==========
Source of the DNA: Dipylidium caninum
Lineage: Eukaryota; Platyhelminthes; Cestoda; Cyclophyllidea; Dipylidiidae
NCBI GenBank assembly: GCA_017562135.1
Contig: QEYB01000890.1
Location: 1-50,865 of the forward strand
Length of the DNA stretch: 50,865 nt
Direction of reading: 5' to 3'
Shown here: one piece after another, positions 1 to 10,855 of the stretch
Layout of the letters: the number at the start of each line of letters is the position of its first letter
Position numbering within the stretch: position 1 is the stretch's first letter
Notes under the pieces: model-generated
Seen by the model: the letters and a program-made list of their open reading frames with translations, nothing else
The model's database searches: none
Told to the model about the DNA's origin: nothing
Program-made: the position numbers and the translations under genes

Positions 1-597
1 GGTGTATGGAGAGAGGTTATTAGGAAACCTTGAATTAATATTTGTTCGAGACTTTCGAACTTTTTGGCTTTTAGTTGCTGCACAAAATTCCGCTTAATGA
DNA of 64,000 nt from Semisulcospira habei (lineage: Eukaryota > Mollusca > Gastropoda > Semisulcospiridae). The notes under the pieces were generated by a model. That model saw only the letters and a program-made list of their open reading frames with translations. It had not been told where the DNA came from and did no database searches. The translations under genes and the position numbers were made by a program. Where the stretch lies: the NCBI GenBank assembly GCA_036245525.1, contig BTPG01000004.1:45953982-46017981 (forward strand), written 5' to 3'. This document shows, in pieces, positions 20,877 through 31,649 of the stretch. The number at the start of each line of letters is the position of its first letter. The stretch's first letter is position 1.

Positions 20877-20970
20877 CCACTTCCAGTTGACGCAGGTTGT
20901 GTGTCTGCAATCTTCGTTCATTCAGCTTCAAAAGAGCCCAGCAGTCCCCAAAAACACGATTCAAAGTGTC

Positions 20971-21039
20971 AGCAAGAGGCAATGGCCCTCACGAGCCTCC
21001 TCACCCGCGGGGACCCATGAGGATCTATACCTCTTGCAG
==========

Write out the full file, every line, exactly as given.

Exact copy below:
Source of the DNA: Dipylidium caninum
Lineage: Eukaryota; Platyhelminthes; Cestoda; Cyclophyllidea; Dipylidiidae
NCBI GenBank assembly: GCA_017562135.1
Contig: QEYB01000890.1
Location: 1-50,865 of the forward strand
Length of the DNA stretch: 50,865 nt
Direction of reading: 5' to 3'
Shown here: one piece after another, positions 1 to 10,855 of the stretch
Layout of the letters: the number at the start of each line of letters is the position of its first letter
Position numbering within the stretch: position 1 is the stretch's first letter
Notes under the pieces: model-generated
Seen by the model: the letters and a program-made list of their open reading frames with translations, nothing else
The model's database searches: none
Told to the model about the DNA's origin: nothing
Program-made: the position numbers and the translations under genes

Positions 1-597
1 GGTGTATGGAGAGAGGTTATTAGGAAACCTTGAATTAATATTTGTTCGAGACTTTCGAACTTTTTGGCTTTTAGTTGCTGCACAAAATTCCGCTTAATGA
DNA of 64,000 nt from Semisulcospira habei (lineage: Eukaryota > Mollusca > Gastropoda > Semisulcospiridae). The notes under the pieces were generated by a model. That model saw only the letters and a program-made list of their open reading frames with translations. It had not been told where the DNA came from and did no database searches. The translations under genes and the position numbers were made by a program. Where the stretch lies: the NCBI GenBank assembly GCA_036245525.1, contig BTPG01000004.1:45953982-46017981 (forward strand), written 5' to 3'. This document shows, in pieces, positions 20,877 through 31,649 of the stretch. The number at the start of each line of letters is the position of its first letter. The stretch's first letter is position 1.

Positions 20877-20970
20877 CCACTTCCAGTTGACGCAGGTTGT
20901 GTGTCTGCAATCTTCGTTCATTCAGCTTCAAAAGAGCCCAGCAGTCCCCAAAAACACGATTCAAAGTGTC

Positions 20971-21039
20971 AGCAAGAGGCAATGGCCCTCACGAGCCTCC
21001 TCACCCGCGGGGACCCATGAGGATCTATACCTCTTGCAG